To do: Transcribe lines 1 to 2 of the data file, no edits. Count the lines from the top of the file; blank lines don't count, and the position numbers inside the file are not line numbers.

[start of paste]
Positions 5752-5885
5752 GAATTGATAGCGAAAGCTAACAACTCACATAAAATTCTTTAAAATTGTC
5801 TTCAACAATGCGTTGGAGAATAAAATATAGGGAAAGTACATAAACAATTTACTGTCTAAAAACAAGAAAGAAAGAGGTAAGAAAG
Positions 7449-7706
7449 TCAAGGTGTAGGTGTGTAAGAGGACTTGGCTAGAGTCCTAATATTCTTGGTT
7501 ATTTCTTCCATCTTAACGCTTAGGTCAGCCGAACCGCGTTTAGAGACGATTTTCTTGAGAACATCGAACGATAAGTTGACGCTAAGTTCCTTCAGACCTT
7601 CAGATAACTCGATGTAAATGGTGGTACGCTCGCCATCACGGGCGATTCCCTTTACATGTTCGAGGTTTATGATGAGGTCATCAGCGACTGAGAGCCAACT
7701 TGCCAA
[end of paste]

Positions 5752-5885
5752 GAATTGATAGCGAAAGCTAACAACTCACATAAAATTCTTTAAAATTGTC